Greek Yogurt Not Actually Greek

August 31, 2011

Earlier this year, we told you that Greek yogurt was the fastest growing food product in the country. Sales have increased more than 2500% in five years and now represent 19% of the yogurt marketplace compared to just .7% in 2006. Greek yogurt is a $1.5 billion annual industry. 

Turns out America's newest breakfast obsession might not actually be from Greece at all. Margy Slattery offers a fascinating look into the rise of the product in an article for The New Republic. 

In the article Yale professor Paul Freedman discuses the origins of Greek Yogurt. 

For one, the type of strained yogurt marketed in the U.S. as “Greek,” he says, is actually most closely associated with nearby parts of Eastern Europe and the Balkans, particularly Bulgaria.

One of the reasons for the name might be simple marketing. A Harvard anthropologist Ted Bestor theorizes that Syrian yogurt or Lebanese yogurt or Iraqi yogurt wouldn't sell as well here in the United States. 

What do you think? 

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Jules's picture

So basically it is just a "style" of yogurt? I have tried the Fage Greek Yogurt and found I really like it, even the non-fat variety. To me, it is very thick and rich, not bitter tasting and astringent. I do not care what is on the label, if I like the product I buy it. Unfortunately, since I live in such a rural area that the nearest Walmart is over 25 miles 1 way and a Whole Foods Store is about 3 hours drive 1 way, I do not have much choice/selection in the foods I can purchase.

Gail's picture

Jules, just drain the yogurt you can get overnight in the fridge - the coffee filter idea will work fine or you can use a doubled piece of cheesecloth. It's less bitter and astringent because some of the whey has been drained off. Enjoy!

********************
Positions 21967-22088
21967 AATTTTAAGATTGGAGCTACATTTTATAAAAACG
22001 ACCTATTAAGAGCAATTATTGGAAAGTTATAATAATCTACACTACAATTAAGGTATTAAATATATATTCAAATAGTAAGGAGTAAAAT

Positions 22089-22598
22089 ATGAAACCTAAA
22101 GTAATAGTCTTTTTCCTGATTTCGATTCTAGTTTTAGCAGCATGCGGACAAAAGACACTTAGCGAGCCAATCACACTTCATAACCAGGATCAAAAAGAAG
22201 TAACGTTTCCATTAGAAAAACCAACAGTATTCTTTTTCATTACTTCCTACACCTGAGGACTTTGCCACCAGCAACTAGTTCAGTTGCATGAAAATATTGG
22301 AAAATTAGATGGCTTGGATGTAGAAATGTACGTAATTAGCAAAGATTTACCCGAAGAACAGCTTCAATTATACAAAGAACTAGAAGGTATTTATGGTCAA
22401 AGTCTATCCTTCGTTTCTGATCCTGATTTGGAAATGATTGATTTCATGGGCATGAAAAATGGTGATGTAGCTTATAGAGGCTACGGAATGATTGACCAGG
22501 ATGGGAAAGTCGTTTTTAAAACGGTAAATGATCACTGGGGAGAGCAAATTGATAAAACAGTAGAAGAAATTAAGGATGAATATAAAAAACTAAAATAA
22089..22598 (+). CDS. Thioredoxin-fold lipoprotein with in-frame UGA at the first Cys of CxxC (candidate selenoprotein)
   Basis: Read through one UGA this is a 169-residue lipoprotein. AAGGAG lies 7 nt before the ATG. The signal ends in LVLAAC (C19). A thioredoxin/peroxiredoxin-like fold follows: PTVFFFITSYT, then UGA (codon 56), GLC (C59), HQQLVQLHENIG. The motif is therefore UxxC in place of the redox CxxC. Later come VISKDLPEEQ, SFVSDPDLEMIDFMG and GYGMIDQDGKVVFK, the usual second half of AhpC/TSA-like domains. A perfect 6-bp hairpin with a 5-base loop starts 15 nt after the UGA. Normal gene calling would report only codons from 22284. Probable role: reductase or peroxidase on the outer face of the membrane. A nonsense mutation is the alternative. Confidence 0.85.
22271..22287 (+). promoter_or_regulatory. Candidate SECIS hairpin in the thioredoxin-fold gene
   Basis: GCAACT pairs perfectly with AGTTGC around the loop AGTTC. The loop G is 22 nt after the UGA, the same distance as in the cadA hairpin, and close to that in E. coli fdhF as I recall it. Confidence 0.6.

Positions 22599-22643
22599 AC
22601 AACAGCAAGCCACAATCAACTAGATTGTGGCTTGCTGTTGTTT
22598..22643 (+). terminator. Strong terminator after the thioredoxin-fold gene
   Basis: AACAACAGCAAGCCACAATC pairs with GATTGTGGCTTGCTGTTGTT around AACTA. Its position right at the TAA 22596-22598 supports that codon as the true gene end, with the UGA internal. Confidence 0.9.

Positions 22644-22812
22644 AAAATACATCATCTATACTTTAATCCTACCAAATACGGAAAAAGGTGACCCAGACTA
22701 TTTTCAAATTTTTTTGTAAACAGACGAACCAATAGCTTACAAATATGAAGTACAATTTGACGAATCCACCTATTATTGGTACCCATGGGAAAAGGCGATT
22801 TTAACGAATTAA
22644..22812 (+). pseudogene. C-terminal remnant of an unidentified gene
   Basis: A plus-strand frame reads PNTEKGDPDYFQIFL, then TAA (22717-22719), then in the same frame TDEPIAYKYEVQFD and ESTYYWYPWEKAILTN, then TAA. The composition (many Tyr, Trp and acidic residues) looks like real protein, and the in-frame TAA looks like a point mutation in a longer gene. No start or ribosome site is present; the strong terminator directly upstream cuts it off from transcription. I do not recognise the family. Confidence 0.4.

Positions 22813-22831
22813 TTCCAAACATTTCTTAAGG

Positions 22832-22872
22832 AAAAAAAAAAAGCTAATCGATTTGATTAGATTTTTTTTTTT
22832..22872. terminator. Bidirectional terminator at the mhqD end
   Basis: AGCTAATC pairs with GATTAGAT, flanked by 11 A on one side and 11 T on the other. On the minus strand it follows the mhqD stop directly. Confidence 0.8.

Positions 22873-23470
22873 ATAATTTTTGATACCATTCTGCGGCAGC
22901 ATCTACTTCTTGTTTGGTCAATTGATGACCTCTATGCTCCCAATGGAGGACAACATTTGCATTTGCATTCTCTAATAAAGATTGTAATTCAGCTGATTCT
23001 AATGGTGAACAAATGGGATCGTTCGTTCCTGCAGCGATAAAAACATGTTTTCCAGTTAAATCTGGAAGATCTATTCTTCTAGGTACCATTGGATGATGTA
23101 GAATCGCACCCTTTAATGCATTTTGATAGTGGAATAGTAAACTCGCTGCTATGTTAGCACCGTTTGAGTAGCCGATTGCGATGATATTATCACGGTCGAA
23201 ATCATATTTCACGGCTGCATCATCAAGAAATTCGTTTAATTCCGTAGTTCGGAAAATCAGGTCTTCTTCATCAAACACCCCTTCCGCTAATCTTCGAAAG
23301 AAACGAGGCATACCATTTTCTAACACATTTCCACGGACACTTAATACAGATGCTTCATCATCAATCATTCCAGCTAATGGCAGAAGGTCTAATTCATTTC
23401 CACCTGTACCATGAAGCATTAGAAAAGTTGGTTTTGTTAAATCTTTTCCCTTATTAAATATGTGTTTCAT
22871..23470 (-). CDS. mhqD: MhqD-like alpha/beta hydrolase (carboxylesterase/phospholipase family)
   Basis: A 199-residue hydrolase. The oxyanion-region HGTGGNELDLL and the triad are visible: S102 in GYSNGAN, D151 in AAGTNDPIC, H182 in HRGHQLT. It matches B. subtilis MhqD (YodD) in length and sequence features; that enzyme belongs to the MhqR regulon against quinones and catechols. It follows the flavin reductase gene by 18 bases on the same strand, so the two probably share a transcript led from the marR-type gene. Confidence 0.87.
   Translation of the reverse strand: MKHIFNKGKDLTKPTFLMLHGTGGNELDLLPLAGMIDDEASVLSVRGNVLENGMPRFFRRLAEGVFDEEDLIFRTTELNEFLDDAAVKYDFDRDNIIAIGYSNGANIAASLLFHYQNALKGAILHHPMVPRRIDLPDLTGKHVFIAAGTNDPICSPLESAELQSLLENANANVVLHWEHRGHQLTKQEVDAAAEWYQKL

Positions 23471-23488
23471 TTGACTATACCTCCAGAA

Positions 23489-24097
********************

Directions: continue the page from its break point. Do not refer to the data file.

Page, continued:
seamarie's picture

I drain my regular yogurt in a coffee filter and cone, resulting in a much thicker product. I've suspected that process is at least part of what so-called Greek yogurt is all about. Yes/No?

Gail's picture

Yes, seamarie. It's just drained "regular" yogurt - part of the whey has been removed making it more similar to cream cheese in consistency...

GT's picture

@Jules, yes, just a style. If you use the method seamarie suggests, you can get similar (and I think, better) product than if you buy "Greek" yogurt. I just let it drain overnight in the fridge. Sometimes you need to add a bit of the whey back in to get the right consistency. Easy to do with any plain yogurt.

Niki's picture

My family has been making Greek yogurt longer than its been marketed in America. But it's the same thing as the whole baklava thing. Other cultures make it, but no one knows what else to call it. It's Greek, period. Just b/c mire cultures make it, doesn't mean the Greeks didn't also. They get the credit for marketing it first though.

David B's picture

That's bunk - what many people associate as Greek foods; i.e tzatziki, gyro/donair, and baklava actually originated from Turkish cuisine. Don't believe me? look it up.

Jules's picture

Thanks everyone for the helpful suggestions. :D